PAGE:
One of the reasons why we moved from Wordpress to Jekyll was to reduce the friction and sheer amount of stuff needed to create or update a post. In this respect we have succeeded - a quick glimpse at our archives broken down by year shows clearly the ramp up in post velocity in 2016 (when we first switched over internally) versus the proceeding Wordpress years.

Given the simple requirements and static nature of content for a Jekyll site ostensibly it should be possible to not only write a post on an iPad (that part alone is easily accomplished with any text exitor) but also fully publish it to production as well.

So we decided to try - this post, created entirely on and deployed from an iPad is the result.1)

Of course, just because one can do something doesn’t mean one should do it - or that it will be particularly pleasant or straightforward either…

Testing images in posts — Coming Of Age Day 2017, Meiji Jingu


There are a few ways to accomplish the task of updating a Jekyll blog from an iOS device, depending on one’s particular setup and how one defines “updating.”

In our case, our requirements for what constitutes “updating” are as follows:

  • Create a new post that consists of text, images and requisite metadata (Jekyll Frontmatter)
  • Get the post and its associated images into the remote repository2
  • Pull, build and deploy the latest changes to on the production server
  • Ideally do it all from an iPad Mini without a separate keyboard3


With these requirements in mind, we narrowed down the list of needed apps:

  • Working Copy: Hold all the source files on the iPad, create and add new posts and images into the repository, commit and push to the remote repository. (You could also technically write the post itself in this app as well)
  • Editorial: An advanced text editor that integrates nicely with Working Copy via the use of a specialized workflow, saving you tons of copy/pasting. Useful for writing longer posts it gives you niceties like markdown preview and tons of extensibility. Not strictly necessary if your needs are simple, as you could use the integrated text editor in working copy.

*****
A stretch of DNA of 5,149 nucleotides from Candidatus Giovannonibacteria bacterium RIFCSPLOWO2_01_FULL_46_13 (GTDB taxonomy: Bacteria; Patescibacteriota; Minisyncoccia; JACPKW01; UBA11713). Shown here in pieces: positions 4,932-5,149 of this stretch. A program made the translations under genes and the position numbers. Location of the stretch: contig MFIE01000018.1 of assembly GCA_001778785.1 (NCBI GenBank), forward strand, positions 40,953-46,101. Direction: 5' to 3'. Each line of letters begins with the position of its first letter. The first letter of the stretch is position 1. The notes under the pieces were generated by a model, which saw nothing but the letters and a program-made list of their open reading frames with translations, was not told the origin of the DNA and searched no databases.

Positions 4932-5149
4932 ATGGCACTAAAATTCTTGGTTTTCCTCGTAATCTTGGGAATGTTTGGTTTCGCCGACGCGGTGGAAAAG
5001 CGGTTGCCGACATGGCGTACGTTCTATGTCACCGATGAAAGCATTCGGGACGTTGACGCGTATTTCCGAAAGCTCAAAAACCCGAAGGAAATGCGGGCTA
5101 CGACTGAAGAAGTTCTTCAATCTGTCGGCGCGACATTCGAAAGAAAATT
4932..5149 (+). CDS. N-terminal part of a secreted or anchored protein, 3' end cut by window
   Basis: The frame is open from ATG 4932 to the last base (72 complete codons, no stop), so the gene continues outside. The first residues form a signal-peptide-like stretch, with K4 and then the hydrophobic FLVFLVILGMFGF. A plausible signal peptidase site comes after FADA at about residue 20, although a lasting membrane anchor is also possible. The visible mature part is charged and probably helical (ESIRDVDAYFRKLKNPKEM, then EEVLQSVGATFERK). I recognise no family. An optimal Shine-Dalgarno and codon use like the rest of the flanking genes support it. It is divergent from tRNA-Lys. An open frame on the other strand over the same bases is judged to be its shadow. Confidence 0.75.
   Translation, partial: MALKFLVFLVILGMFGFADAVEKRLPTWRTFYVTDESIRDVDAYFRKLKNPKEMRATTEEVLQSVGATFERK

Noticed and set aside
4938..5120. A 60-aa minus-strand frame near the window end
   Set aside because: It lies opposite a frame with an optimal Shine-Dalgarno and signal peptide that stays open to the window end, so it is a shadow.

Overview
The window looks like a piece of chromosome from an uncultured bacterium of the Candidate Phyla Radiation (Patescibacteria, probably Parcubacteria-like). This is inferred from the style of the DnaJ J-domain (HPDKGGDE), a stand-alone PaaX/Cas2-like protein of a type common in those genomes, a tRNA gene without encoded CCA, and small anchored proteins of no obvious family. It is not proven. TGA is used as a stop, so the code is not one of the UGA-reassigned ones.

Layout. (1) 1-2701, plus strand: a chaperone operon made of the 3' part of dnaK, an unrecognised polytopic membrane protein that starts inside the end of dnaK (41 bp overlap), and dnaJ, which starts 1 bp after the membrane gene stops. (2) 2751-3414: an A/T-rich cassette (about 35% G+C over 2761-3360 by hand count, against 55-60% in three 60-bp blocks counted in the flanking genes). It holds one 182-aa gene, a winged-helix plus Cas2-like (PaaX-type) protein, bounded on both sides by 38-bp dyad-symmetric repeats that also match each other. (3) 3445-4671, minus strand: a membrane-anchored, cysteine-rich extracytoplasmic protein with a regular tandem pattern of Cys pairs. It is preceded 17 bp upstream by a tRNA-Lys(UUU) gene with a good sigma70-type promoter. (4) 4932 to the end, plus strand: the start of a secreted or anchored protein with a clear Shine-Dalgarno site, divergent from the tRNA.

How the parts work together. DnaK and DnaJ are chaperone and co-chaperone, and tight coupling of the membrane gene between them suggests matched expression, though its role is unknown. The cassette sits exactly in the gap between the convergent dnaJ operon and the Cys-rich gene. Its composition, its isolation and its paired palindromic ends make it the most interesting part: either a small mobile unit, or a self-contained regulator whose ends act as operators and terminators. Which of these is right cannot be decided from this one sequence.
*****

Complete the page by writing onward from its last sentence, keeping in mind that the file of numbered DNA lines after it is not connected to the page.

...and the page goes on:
• Reduce: Resize images to appropriate dimensions. We settled on this app for several key reasons: it lets you do super handy things like resize either the long/short dimension to a set pixel width whilst preserving the aspect ratio on the other, lets you specific output image file size (in either kb or JPG quality percentages) and crucially preserves EXIF data (optionally) - the only image resizing app we’ve found that does this.
  • Prompt 2: SSH into the production server to pull changes from remote and build/deploy the updates

When deciding the apps required, the question of how to deal with images is important in determining the appropriate workflow.

In our case our images live directly inside of logically named sub-directories inside of an assets folder sitting in the root of our Jekyll project, meaning that when we create a post we need to get the images directly into the repository alongside the post itself, so it can be deployed to the production server.4

For people who don’t want to keep their images under revision control but instead host them on a separate folder and link them as remote files in the posts, they will additionally need to add an FTP app like Panic’s excellent Transmit to get the images where they’re supposed to be.

Since many of our images are far too large in file size and dimensions to be suitable to upload to the site straight out of camera, we need the Reduce app to resize them appropriately before adding the to the repository. People who don’t want to include images in their posts, only link to remote images uploaded by others or only have small files to begin with don’t need to worry about this step and so can omit this app.

Alternatively, people who use filtre software like VSCO can probably replace the Reduce app with their preferred filtre software since they often support a small resized export option - this is assuming they don’t care about preserving EXIF data in their source files.

The Workflow

Now for the actual how of the workflow - we’ll cover that in part II because it turns out that authoring a post of any substantial length an iPad is really kind of unpleasant…

  1. Technically the iPad doesn’t build the site - that happens on the production server. But we push the content created on the iPad to the server and then SSH in from the iPad to do the deploy remotely, so close enough.

  2. Assuming you’re using revision control that is. You are, aren’t you? And if you’re not much like above, you can use an FTP app such as Transmit to get your source .md files into whatever server will be building them.

  3. Why? The iPad mini is the only iPad smaller and lighter than our 12” retina MacBook but bigger than our iPhone 7+ where we could potentially see a weight reduction in our daily load out if we could get this workflow up and running. No keyboard for the same reason - if you added even a tiny external keyboard then one mightt as well carry the incredibly teeny-tiny and infinitely more capable 12” MacBook.

  4. When building, as with all other non underscore directories (i.e. _posts or _layouts etc.) the contents of this folder get moved into the built _site webroot and served. This means that all the images for posts get committed and revision controlled along with the rest of the site content which makes keeping everything in sync incredibly easy - a simple git clone followed by a jekyll build gets the very latest build of the site running on whatever machine you’re on. This comes at the expense of a larger overall repository and slow initial clone of course - one needs to be careful to watch the size of the images (and in fact we’ve been quite lazy with our compression and resizing - we could do much, much better).